Note: Don’t worry! You haven’t missed one of our commercial loan pricing market updates. We’ve made a slight change to the title of these posts to clear up a bit of confusion with our readers. The title now reflects the month in which we’re sending you the update—so this is the Commercial Loan Pricing Update: August 2023.
As we examined the Q2 PrecisionLender commercial loan pricing database in July, we found that signs of credit tightening are still mixed. We’re also continuing to monitor the degree to which bankers are protecting NIM in this environment—and this month, we found that lenders using prime-based pricing have had more success in maintaining NIM levels than those who priced SOFR-based deals. These findings—and more—are explored further below.
Pricing volume was down in July—with the lowest activity levels we’ve seen since April. But it’s still above January levels, as well as the year-to-date average.
Priced Commercial Loan Volume in $
(Indexed to January 2023 = 100)
Equity Loads Increase While Lowest Pass Deals Are Less Frequent
As we continue to look for signs of potential credit tightening, we’ve introduced two new metrics to our updates.
First, we examined equity load as a percentage of assets and found some initial upward movement here. For institutions that employ two-dimensional risk rating methodology (2DRR) for their credit risk measurement and mitigation, equity loads are more pronounced year to date. Those employing a collateral and guarantee methodology have not shown a meaningful change in capital so far in 2023.
Equity Load as % of Average Assets
We looked further into the mix of loan pricing activity by a common* risk rating scale. For the 2DRR group we found some evidence of “moving up the credit scale” as July activity posts 61% in Good and Satisfactory compared to 54% in 1Q23. Conversely deals priced as “lowest pass” decreased to 38% of overall activity.
These moves are admittedly small, but we’ll be watching closely for changes in equity assignments and mitigation measurements in the coming months.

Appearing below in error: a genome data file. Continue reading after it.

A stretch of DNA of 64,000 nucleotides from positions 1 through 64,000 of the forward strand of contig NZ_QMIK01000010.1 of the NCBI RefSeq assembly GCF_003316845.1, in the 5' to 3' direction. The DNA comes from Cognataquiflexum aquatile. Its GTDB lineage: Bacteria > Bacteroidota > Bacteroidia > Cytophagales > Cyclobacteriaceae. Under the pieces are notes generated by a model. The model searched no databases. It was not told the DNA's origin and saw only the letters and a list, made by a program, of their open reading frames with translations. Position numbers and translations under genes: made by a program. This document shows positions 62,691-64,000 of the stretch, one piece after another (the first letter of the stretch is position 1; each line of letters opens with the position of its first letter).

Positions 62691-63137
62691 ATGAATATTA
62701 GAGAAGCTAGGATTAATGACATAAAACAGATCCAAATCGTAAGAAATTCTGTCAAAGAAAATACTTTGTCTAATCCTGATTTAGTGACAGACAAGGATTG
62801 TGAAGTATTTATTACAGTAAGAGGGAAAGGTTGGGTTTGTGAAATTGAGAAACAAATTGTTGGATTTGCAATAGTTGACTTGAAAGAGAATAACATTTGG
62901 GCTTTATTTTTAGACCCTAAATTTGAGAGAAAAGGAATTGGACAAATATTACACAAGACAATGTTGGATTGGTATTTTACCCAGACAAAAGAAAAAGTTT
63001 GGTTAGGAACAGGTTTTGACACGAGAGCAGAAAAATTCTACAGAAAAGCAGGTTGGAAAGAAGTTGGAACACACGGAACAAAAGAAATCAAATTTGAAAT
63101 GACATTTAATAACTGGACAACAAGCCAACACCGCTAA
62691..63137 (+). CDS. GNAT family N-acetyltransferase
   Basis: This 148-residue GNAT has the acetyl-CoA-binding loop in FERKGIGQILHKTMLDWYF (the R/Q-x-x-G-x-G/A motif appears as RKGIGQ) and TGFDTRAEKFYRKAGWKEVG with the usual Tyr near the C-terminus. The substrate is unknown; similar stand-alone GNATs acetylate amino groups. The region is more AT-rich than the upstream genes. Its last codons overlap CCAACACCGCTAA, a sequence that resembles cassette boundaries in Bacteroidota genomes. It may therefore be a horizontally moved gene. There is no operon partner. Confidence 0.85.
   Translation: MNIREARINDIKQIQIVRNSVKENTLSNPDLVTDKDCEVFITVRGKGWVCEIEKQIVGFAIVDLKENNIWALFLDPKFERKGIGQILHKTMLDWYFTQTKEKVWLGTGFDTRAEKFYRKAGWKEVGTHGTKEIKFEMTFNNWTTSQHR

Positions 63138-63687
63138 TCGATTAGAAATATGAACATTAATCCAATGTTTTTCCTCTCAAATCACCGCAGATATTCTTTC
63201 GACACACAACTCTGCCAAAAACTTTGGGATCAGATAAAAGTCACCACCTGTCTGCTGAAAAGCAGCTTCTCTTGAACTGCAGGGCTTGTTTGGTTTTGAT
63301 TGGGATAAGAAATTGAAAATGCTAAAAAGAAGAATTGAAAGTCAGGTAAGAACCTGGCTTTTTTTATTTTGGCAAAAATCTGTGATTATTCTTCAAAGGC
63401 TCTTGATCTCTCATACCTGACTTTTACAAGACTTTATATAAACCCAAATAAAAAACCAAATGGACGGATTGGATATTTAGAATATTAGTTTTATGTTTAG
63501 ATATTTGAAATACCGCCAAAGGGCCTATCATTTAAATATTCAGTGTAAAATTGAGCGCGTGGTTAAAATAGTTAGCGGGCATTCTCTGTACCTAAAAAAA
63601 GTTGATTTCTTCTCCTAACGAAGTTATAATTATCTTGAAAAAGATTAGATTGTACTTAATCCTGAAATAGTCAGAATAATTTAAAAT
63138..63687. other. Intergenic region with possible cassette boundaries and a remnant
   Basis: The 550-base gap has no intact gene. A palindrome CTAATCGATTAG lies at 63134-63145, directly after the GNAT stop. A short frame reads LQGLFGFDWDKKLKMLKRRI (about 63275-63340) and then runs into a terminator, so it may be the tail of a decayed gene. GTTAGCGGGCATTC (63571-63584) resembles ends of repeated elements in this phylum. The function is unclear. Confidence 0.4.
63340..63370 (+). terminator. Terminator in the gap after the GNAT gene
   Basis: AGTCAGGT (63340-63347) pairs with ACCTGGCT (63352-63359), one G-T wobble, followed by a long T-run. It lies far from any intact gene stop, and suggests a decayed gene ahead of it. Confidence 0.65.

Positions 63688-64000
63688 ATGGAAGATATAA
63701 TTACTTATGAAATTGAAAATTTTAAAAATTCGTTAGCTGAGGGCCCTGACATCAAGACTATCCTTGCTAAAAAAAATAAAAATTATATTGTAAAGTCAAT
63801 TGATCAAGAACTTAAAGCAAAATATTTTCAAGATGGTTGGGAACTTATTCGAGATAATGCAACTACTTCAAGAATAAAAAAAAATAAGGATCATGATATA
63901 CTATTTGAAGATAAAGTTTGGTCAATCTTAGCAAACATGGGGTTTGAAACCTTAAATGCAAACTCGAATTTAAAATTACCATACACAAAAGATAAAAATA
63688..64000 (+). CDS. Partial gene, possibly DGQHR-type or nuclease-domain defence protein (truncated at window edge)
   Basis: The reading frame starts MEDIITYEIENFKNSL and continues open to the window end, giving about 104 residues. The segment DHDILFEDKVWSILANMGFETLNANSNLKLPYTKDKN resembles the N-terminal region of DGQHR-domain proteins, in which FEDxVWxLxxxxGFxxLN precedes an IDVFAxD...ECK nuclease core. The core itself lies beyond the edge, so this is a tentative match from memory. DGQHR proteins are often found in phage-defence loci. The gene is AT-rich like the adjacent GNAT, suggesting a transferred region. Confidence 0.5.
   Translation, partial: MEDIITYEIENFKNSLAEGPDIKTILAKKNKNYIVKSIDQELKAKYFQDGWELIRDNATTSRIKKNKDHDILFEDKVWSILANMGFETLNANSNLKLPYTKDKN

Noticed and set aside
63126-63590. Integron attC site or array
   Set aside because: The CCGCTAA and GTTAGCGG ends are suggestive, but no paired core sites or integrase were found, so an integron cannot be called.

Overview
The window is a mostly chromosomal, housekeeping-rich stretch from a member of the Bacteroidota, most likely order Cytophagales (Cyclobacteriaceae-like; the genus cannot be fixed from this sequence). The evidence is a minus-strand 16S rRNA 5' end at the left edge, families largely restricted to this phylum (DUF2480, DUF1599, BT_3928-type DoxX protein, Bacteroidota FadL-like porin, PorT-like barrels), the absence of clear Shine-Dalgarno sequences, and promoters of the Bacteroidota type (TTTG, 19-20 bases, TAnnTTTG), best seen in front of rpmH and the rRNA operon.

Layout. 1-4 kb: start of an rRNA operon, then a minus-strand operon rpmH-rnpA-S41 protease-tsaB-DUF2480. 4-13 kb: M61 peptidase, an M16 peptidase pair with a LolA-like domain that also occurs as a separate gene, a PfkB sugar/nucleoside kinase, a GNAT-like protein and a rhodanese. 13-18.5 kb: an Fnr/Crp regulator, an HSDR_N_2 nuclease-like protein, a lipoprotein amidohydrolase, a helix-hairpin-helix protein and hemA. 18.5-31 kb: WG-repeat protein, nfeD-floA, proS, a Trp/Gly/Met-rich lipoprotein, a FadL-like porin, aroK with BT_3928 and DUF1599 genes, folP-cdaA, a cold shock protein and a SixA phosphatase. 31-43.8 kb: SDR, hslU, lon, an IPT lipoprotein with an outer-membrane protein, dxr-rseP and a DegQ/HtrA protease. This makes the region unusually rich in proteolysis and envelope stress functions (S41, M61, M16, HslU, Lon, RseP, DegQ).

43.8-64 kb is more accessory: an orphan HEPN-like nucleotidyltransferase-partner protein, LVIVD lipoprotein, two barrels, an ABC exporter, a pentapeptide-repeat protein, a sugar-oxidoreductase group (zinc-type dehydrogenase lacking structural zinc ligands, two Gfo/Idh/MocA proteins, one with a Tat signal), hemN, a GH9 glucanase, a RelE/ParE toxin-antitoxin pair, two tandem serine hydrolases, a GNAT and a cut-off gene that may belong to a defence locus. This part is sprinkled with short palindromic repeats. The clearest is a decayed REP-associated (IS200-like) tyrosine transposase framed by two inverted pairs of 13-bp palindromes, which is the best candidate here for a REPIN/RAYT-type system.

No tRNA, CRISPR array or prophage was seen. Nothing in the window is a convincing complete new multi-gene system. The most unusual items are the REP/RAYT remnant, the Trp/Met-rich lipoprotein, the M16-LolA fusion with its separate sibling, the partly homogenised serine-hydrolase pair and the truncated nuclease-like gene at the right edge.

2DRR Loan Balance Price Mix by Common Credit Scale
*Common risk rating scale considers changes of 1-year Probability of Default factors to create several broad banks of pass grade loans.
Spreads Flat for SOFR
Despite pricing fewer deals bankers couldn’t seem to increase spreads to index when pricing SOFR floating rate structures - but perhaps the nominal decrease in credit risk mentioned above contributed. Those spreads remained essentially flat.
Weighted Average Spread to SOFR
However, when we looked at SOFR spreads by different loan amounts we found some variance. Since March, SOFR spreads have increased the most on the largest deal sizes. In addition, note the shrinking gap in spreads between >$25M deals and $10-25M deals from January to July, down to 20 bps.
Spreads to SOFR - Loan Amount Matters
Prime Spreads Continue to Rebound
Meanwhile, prime spreads have rebounded quite a bit in the past two months — contrary to our earlier predictions based on the comparative coupon advantages of prime-based deals — and are now at their highest levels for 2023, matching the mark set in January.
Weighted Average Spread to Prime
1-Month Marks on Funding Curves Rise
The 25-bps Fed Rate hike in late July is evident in the 1-month rate for both the SOFR Swap and FHLB Curves—where the small positive carry from 1 month to 12 months nearly disappeared.
One-month rates rose 21 bps on both the SOFR Swap and FHLB curves, while the 12-month costs were practically unchanged. At month’s end, SOFR Swap showed an 8-bps carry - down from 27 and the FHLB Curve saw a 5-bps carry - down from 26. And for fixed-rate funding, 60-month rates drifted higher—by about 13 bps for SOFR Swap and 7 bps for FHLB.
SOFR Swap Curve, Selected Dates
FHLB Composite Curve, Selected Dates
We’re also continuing to monitor the liquidity premiums that some banks have applied as part of their funding costs calculation. While the premium for regional+ banks was flat month over month, we did see our first notable increase in liquidity premiums among community banks in July.
Coupon Rates Keep Climbing
Given the increase in the Fed Funds rate (and the expectation for that increase during July), it’s no wonder coupon rates rose across the board last month. However, the coupon increase did not keep up with the spike in funding costs.
Coupon Rate by Month, Rolling Trend
NIM Story Varies for Prime vs. SOFR
Thus, it’s no surprise that NIM on SOFR-based deals dipped by 9 bps in July. But Prime-based deals held steady on NIM, as their aforementioned increases in spread managed to offset rising funding costs.
Finally, NIM on fixed-rate structures dropped just 3 bps from June to July, but that marks the fourth straight month of declining NIM - a 13 bps decrease during that time.
NIM by Month, Rolling Trend
Our banking consultants and data scientists are combing through Q2 PrecisionLender pricing data every day. If there is anything you’d like to know about what they’re seeing, please send your questions to firstname.lastname@example.org.